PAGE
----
The Department of Justice, USPTO and National Institute of Standards and Technology withdraw 2019 Standards-Essential Patents (SEP) policy statement

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The Department of Justice, USPTO and the National Institute of Standards and Technology (NIST) (the Agencies) announced the withdrawal of the 2019 Policy Statement on Remedies for Standards-Essential Patents Subject to Voluntary F/RAND Commitments (2019 Statement). After considering public input on the 2019 Statement and possible revisions, the Agencies have concluded that withdrawal of the 2019 Statement is the best course of action for promoting both competition and innovation in the standards ecosystem.

The Agencies recognize that standards-developing organizations (SDOs) and the widespread and efficient licensing of SEPs on reasonable and non-discriminatory (RAND) or fair, reasonable and non-discriminatory (FRAND) terms (collectively F/RAND) help to promote technological innovation, further consumer choice, and enable industry competitiveness, including in emerging technologies and by new and small- to medium-sized market entrants.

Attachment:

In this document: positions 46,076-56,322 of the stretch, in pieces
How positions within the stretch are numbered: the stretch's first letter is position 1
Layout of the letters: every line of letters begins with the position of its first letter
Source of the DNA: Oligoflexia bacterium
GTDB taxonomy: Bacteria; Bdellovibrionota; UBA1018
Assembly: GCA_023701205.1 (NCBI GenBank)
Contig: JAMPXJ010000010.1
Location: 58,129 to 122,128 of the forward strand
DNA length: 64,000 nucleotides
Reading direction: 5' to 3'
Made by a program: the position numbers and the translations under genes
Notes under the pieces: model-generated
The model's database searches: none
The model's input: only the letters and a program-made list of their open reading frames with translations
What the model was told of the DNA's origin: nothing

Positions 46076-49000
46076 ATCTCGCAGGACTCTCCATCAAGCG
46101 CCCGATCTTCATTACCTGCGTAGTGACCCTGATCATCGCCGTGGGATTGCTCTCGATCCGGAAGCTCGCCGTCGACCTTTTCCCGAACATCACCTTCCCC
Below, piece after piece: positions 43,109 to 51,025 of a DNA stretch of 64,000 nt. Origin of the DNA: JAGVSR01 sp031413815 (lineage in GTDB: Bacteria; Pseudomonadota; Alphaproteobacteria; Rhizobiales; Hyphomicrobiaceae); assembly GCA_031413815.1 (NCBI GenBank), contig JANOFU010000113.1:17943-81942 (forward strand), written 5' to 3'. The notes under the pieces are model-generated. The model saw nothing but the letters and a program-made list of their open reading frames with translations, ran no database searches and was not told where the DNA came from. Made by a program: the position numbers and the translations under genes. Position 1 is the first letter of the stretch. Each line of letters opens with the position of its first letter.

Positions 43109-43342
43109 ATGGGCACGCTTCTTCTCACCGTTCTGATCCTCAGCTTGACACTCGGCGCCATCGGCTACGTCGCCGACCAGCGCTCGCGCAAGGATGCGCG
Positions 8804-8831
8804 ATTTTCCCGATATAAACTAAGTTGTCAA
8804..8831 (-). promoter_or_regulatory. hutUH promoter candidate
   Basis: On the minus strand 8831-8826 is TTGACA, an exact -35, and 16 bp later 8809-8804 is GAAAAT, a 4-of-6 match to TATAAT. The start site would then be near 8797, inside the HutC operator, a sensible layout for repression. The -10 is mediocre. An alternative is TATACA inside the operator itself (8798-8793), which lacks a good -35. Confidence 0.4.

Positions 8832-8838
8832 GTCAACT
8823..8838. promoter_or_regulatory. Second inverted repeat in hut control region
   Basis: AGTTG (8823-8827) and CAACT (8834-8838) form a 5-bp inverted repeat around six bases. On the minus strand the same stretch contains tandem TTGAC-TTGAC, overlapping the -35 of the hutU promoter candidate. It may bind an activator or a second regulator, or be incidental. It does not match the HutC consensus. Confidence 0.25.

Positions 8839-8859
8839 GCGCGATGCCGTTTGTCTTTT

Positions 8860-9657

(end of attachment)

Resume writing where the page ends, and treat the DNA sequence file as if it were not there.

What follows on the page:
In exercising its law enforcement role, the Justice Department will review conduct by standards essential patent (SEP) holders or standards implementers on a case-by-case basis to determine if either party is engaging in practices that result in the anticompetitive use of market power or other abusive processes that harm competition. In addition, in accord with President Biden’s Executive Order, the Agencies plan to continue to cooperate as appropriate on matters that affect the intersection of competition, standards development, and intellectual property rights.